Now, as for whether any of that is as important as the hestia:

Of course it isn't. And perhaps the missing piece that will make that clear is that these websites are part of a large cultural movement that is now in its second generation. It is not my culture; America is very large. In many ways it is as exotic to me as Aristasia. But what I imagine is difficult to see from across the pond is how large and strong it is. There are millions of adults in America who never went to school, never had their image-spheres polluted by the deformist propaganda machine, never learned the lie that the family exists to oppress women - who are still living in the Real World. You will not meet them and they will not seek you out, and I think we all know why without having to spell it out. But as they raise their families America will become what they are. They are the future for the very simple reason that they are having children.

My warning against perusing the site has to do with the specific issues raised by the Supreme Court decision I referred to above. Rejection of the Pit in toto is something I certainly agree with, but almost all cultural conservatives permit ladies to refer in public to matters that ladies would have denied all knowledge of in times past, and I don't know that their reasons for doing so are entirely Pittish. They do so out of obedience to the Word of God, and violate pre-Eclipse standards of decency in their zeal to combat a particular post-Eclipse horror. I do not know that they are wrong.
Miss Hortense

Jul 21st, 2005 - 3:52 PM
Re: Aristasia, Sex and Platonism

Of course it could be a dumb question, but why are we so favourable to the resurgence of people who don't approve of us, don't like us, and generally think we are sinful g'boingers?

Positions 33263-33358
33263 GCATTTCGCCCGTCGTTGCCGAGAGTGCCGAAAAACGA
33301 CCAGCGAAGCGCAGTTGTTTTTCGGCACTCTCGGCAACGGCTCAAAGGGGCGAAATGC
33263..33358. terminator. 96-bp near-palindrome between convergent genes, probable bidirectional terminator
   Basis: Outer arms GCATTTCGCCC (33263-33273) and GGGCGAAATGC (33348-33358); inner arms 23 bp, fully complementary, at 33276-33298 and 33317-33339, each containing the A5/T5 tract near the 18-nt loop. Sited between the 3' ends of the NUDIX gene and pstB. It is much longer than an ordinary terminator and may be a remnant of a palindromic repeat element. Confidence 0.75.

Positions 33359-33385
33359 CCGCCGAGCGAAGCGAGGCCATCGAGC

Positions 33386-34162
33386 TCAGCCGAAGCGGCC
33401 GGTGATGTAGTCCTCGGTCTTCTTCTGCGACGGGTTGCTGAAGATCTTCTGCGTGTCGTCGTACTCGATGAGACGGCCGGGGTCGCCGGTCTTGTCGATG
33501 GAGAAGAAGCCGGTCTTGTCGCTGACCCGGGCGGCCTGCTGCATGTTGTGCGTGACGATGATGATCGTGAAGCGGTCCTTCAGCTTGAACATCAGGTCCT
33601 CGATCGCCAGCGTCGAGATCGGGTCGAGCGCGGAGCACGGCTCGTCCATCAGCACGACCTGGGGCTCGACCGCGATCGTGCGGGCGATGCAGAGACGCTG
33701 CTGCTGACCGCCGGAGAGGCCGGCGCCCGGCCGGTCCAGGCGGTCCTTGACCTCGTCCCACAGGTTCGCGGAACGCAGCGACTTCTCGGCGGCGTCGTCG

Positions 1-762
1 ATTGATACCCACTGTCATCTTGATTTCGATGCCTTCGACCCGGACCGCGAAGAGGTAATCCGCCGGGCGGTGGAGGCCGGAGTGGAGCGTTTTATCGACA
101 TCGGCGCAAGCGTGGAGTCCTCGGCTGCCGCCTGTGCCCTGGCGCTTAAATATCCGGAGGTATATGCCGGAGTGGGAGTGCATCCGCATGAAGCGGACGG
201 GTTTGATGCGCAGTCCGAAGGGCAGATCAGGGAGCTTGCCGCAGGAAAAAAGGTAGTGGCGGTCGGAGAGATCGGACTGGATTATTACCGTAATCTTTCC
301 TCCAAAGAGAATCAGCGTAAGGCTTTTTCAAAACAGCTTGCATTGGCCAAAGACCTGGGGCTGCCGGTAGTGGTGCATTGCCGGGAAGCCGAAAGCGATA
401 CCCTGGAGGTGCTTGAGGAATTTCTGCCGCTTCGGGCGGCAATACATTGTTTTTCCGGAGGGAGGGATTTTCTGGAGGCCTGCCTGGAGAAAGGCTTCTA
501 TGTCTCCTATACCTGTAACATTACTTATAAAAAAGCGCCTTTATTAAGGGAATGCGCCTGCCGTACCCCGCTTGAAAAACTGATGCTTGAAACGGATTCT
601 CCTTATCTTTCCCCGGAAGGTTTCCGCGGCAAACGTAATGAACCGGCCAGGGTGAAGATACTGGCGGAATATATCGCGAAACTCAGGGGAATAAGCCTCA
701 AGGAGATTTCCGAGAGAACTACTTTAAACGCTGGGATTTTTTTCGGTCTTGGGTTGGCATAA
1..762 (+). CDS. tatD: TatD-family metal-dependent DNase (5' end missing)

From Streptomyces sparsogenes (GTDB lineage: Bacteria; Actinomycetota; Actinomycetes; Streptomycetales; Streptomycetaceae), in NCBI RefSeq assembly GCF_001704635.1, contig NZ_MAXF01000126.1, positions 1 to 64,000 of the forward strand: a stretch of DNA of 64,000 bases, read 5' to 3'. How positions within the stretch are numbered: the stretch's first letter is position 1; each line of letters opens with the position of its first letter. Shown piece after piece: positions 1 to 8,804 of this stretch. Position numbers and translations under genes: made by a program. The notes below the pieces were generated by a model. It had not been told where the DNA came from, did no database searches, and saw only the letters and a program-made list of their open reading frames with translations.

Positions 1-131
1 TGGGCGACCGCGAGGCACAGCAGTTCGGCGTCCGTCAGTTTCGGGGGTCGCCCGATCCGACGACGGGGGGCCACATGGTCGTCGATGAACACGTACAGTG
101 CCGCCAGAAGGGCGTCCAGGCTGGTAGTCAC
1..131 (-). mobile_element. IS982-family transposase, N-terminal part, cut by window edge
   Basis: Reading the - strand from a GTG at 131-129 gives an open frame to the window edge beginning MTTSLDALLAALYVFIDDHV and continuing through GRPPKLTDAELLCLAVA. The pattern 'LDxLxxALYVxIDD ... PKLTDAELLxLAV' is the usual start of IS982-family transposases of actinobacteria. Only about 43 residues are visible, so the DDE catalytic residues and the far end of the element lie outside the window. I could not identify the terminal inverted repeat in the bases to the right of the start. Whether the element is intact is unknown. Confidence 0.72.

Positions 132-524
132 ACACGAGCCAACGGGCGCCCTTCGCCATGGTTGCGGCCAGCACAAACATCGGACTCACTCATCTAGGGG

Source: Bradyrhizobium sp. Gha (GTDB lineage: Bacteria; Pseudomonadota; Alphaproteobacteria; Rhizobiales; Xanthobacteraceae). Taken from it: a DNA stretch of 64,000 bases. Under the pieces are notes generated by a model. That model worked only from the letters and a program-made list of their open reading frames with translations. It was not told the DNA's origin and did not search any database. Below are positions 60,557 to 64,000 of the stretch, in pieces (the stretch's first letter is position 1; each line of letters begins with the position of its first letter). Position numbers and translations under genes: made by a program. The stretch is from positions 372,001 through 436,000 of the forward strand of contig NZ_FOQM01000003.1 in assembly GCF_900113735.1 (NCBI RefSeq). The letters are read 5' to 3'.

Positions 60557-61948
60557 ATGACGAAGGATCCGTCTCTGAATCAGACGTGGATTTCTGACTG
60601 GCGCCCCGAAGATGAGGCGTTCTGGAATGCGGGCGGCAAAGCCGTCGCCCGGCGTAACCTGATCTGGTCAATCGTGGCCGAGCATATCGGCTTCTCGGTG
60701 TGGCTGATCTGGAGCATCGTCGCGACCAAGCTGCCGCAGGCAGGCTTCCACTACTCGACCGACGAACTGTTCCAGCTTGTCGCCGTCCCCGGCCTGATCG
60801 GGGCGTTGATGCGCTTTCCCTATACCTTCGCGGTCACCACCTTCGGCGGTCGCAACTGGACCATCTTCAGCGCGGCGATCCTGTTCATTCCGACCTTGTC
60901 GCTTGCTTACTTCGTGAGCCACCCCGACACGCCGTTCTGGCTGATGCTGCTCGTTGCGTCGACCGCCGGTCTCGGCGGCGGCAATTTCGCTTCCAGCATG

Princess Mushroom

Jul 21st, 2005 - 4:11 PM
Re: Aristasia, Sex and Platonism

Following Umm Jack - the silly answer is that one has a certain instinct to support the good guys against the bad guys even when one doesn't much like any guys.

More seriously, despite what some liberals like to pretend, the likelihood of a "theocracy" in America is tiny, and while people babble about "diversity" - meaning corrosion of all values except liberal ones - a genuine diversity of traditional and other viewpoints - rather than the blanket imposition of liberal corosipop-culture - could do a lot of good.

Already in America one finds that the mass-media, advertising industries etc are much more restrained about pouring out pure filth than their Yeekish equivalents and this is very largely because of the strength of the "Christian lobby". I have noticed a healthy tendency for Catholic and Protestant traditionalists in America to begin stressing the values they have in common rather than the things that separate them, and showing more respect for other religions as traditional and moral entities. Some of them even show respect for Aristasians as fellow traditionalists.

Is this all a case of uniting in the face of a powerful common enemy? Possibly. Would it evaporate if the enemy were defeated? Perhaps. Not straight away, and the defeat of the enemy is so far off as to be outside anyone's present calculations.

Are we Tellurian traditionalists? No. But we cannot help favouring a Telluria that is more like the Real World: one that is cleaner, more innocent and less deformist. We are not huge admirers of any form of patriarchy and certainly a Christian Authoritarian Government would be no good thing. But that is a bogey conjured up by the left. America is certainly too (genuinely) diverse for that to be a real possibility.

Strong pressures pushing America toward decency and regeneracy, which might, to some degree, counterbalance the huge, ultra-moneyed forces, aligned to push the whole west into total moral and cultural decay, are surely a positive sign.